Strömsholm Palace

Strömsholm, Sweden

Strömsholm Palace, sometimes called Strömsholm Castle is a Swedish royal palace. The baroque palace is built on the site of a fortress from the 1550s, located on an island in the Kolbäcksån river at the west end of Lake Mälaren. The palace has interiors from the 18th century and an important collection of Swedish paintings.

King Gustav Vasa had a fortress built at Strömsholm in the 1550s. This later provided the foundation for the present Strömsholm Palace, built in 1669-1674 for Queen Hedvig Eleonora to a design by Nicodemus Tessin the Elder. The palace consists of a central building framed by four square corner towers. On the park side, there is a large, domed central tower. Around 20 estate buildings were erected at the same time as the palace, and the first stages of a park in the French baroque style were laid out. Work on the interiors came to a halt when the building's fabric was completed. Not until the 1730s was the first phase of interior work carried out, including a palace chapel in the attic designed by the Swedish architect Carl Hårleman.

The interiors at Strömsholm Palace are largely Gustavian in style. In 1766 the heir to the Swedish throne, later King Gustav III, married Princess Sophia Magdalena of Denmark. As a wedding present from the Swedish Riksdag, she was given Strömsholm Palace. Extensive interior works commenced, under the architectural direction of Carl Fredrik Adelcrantz, and continued into the 19th century. The queen's bedchamber is a prime example of Swedish interior design from the start of the Gustavian era, as well as the Chinese dining room with its fabric-covered walls with Chinese style paintings done by the renowned tapestry painter Lars Bolander.

The palace also houses an important collection of Swedish paintings from the 17th century, amongst others David Klöcker Ehrenstrahl's paintings of King Charles XII's horses. Since the 16th century, Strömsholm has been an equestrian center of Sweden. In the 1550s, King Gustav Vasa reinforced the importance of horses here, by raising horses for Sweden´s army. The Strömsholm Riding School was a part of the Swedish Army from 1868 to 1968. Today, Strömsholm is used as a hippodrome, where equestrian competitions are held each year.

In 1985, the palace underwent major renovation of its facade. Over the years, the exterior had undergone various alterations, but the plasterwork as originally applied in the 1670s was largely intact. The roof was covered with tar shingles until the 19th century, when these were replaced with tin. The palace was restored in stages during the 1990s. The disposition of the rooms in the royal apartments was restored, and the 18th century furnishings were placed in the correct context. One of the most important features of the restoration was the reproduction of the 1760s wallpaper, the original of which was found in isolation on an attic beam in one of the houses on the estate. Old linen towels were transformed into royal wallpaper.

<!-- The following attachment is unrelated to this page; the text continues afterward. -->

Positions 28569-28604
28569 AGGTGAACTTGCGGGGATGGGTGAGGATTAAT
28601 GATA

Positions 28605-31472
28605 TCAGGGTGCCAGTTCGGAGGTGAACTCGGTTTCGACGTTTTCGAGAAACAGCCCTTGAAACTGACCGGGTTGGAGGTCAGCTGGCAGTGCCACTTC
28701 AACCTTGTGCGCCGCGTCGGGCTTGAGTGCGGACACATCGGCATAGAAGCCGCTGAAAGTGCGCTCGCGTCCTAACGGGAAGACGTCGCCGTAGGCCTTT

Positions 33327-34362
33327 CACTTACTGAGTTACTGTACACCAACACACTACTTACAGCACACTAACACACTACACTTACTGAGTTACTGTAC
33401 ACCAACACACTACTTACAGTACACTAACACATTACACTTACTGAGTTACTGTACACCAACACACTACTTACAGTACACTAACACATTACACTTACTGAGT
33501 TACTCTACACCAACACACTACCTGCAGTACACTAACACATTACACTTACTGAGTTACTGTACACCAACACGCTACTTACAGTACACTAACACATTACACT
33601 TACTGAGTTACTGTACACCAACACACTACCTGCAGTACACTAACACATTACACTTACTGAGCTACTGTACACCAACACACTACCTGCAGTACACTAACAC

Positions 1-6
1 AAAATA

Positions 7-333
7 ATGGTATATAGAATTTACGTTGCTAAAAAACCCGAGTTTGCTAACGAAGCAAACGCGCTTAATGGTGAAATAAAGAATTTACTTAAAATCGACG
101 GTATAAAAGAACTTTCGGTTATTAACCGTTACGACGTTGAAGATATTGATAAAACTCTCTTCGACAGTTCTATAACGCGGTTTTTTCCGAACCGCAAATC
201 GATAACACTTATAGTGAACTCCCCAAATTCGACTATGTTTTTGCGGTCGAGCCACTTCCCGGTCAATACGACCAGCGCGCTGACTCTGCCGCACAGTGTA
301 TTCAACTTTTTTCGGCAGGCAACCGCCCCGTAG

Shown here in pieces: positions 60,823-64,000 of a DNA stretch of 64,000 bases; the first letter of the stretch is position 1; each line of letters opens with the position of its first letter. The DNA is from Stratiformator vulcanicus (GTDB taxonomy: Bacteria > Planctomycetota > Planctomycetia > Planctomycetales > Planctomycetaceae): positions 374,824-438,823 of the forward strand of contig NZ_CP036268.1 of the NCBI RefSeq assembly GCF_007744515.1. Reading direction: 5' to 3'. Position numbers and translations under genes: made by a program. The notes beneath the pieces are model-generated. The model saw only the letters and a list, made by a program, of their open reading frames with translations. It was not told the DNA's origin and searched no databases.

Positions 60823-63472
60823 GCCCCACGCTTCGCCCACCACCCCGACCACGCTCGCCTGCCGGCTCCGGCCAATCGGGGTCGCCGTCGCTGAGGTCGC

References:

Comments

Your name



Details

Founded: 1669-1674
Category: Palaces, manors and town halls in Sweden
Historical period: Swedish Empire (Sweden)

Rating

4.3/5 (based on Google user reviews)

User Reviews

Alexander Fedyushkin (2 years ago)
Small, but nice looking castle.
Fabian Källström (2 years ago)
So much nature around the beautiful castle. If you like the present of water, horses and the forest this is a fantastic stop. The inside of the castle is worth a visit too.
Rizwan Hanif (2 years ago)
Nice place with big garden where kids can play
sharmin hanif (2 years ago)
Good place to visit...nice view.
Murray Marvell (2 years ago)
Amazing and beautiful Royal Palace. Visited 100s of times all through the year and will continue to do so.
Powered by Google

Featured Historic Landmarks, Sites & Buildings

Historic Site of the week

Angelokastro

Angelokastro is a Byzantine castle on the island of Corfu. It is located at the top of the highest peak of the island"s shoreline in the northwest coast near Palaiokastritsa and built on particularly precipitous and rocky terrain. It stands 305 m on a steep cliff above the sea and surveys the City of Corfu and the mountains of mainland Greece to the southeast and a wide area of Corfu toward the northeast and northwest.

Angelokastro is one of the most important fortified complexes of Corfu. It was an acropolis which surveyed the region all the way to the southern Adriatic and presented a formidable strategic vantage point to the occupant of the castle.

Angelokastro formed a defensive triangle with the castles of Gardiki and Kassiopi, which covered Corfu"s defences to the south, northwest and northeast.

The castle never fell, despite frequent sieges and attempts at conquering it through the centuries, and played a decisive role in defending the island against pirate incursions and during three sieges of Corfu by the Ottomans, significantly contributing to their defeat.

During invasions it helped shelter the local peasant population. The villagers also fought against the invaders playing an active role in the defence of the castle.

The exact period of the building of the castle is not known, but it has often been attributed to the reigns of Michael I Komnenos and his son Michael II Komnenos. The first documentary evidence for the fortress dates to 1272, when Giordano di San Felice took possession of it for Charles of Anjou, who had seized Corfu from Manfred, King of Sicily in 1267.

From 1387 to the end of the 16th century, Angelokastro was the official capital of Corfu and the seat of the Provveditore Generale del Levante, governor of the Ionian islands and commander of the Venetian fleet, which was stationed in Corfu.

The governor of the castle (the castellan) was normally appointed by the City council of Corfu and was chosen amongst the noblemen of the island.

Angelokastro is considered one of the most imposing architectural remains in the Ionian Islands.